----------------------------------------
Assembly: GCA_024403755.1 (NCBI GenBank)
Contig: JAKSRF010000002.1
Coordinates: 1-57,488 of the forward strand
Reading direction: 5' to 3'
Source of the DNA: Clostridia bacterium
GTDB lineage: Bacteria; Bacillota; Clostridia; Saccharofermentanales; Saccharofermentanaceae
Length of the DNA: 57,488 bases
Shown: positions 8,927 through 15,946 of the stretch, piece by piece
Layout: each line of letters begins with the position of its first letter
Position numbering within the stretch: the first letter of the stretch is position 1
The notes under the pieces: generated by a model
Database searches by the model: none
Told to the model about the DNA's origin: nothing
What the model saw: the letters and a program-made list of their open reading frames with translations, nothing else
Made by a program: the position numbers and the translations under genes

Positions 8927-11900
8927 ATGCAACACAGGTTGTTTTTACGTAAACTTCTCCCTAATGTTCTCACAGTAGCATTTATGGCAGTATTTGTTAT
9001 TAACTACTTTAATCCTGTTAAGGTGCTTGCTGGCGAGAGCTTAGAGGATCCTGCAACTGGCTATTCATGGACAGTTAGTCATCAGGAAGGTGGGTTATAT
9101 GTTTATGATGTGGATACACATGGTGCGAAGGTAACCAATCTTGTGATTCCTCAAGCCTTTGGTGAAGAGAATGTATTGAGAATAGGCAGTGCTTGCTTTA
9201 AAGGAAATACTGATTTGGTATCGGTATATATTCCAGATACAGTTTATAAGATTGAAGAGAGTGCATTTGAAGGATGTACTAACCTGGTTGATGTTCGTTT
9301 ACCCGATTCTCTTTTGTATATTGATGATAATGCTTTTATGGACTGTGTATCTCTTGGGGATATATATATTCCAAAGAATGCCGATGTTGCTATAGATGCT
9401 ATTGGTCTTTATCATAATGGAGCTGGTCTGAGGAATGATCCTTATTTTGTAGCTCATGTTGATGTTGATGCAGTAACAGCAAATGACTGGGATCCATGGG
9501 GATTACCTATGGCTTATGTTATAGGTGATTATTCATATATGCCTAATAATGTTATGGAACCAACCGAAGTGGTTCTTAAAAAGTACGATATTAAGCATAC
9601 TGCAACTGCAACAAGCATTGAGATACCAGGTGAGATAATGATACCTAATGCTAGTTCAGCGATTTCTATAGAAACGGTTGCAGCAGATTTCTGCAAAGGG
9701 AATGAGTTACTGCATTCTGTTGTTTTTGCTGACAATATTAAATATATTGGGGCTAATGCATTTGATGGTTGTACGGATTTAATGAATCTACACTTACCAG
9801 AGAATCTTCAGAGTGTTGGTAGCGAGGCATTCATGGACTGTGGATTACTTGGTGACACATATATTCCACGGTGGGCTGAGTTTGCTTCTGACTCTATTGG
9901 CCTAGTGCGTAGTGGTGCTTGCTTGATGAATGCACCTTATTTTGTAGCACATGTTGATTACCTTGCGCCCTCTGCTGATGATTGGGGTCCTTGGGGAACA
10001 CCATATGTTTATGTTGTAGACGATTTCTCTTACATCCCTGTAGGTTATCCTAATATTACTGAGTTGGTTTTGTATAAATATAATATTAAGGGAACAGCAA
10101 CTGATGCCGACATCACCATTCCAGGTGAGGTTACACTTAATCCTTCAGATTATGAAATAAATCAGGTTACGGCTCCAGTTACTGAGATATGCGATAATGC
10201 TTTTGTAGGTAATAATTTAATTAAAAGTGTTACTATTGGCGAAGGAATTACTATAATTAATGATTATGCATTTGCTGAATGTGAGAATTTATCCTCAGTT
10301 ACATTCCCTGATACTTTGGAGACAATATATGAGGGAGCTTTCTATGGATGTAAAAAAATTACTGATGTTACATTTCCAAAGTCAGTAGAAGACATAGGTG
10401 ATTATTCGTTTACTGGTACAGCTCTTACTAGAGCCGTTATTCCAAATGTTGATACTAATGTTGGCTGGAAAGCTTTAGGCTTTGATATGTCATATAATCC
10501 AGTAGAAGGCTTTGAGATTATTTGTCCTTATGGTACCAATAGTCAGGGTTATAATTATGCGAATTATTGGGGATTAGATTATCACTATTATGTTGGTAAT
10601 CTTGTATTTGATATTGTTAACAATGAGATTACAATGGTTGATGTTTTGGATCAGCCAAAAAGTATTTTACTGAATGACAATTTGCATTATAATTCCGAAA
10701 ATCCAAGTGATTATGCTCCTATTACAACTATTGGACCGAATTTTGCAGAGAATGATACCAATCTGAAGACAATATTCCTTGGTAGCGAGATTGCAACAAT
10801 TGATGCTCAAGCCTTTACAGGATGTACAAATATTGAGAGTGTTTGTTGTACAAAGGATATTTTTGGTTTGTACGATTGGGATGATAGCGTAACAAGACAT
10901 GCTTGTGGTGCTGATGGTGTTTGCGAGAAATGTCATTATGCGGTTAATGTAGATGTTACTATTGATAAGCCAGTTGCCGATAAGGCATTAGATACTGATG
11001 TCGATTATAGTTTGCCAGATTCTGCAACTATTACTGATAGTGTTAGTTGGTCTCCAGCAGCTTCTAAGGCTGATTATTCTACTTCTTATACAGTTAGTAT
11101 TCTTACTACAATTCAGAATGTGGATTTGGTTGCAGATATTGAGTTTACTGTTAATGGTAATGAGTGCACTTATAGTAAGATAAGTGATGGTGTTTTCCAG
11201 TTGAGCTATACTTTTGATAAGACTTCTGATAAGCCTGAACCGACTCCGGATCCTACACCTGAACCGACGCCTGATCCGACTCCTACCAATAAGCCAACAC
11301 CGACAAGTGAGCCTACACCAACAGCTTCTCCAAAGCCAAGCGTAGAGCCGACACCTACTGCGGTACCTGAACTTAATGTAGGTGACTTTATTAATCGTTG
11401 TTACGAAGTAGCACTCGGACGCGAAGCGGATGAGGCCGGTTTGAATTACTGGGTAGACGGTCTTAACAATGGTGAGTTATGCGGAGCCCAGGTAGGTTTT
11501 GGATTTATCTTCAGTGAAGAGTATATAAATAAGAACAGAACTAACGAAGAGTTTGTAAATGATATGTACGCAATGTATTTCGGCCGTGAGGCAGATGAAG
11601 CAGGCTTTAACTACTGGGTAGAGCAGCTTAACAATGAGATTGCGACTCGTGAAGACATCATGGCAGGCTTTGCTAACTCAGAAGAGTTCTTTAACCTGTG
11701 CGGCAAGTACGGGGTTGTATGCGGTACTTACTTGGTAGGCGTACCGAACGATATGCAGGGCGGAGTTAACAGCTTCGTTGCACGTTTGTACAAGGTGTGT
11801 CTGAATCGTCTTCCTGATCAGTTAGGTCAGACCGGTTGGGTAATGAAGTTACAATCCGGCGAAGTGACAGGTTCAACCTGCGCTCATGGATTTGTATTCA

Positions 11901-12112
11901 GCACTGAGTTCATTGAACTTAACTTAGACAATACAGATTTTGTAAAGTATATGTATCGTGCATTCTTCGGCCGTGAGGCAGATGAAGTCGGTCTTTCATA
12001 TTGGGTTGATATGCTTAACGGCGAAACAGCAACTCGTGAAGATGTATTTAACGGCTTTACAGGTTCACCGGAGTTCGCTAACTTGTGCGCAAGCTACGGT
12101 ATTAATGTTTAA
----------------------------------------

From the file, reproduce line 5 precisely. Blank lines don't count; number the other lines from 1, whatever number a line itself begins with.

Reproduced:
Source of the DNA: Clostridia bacterium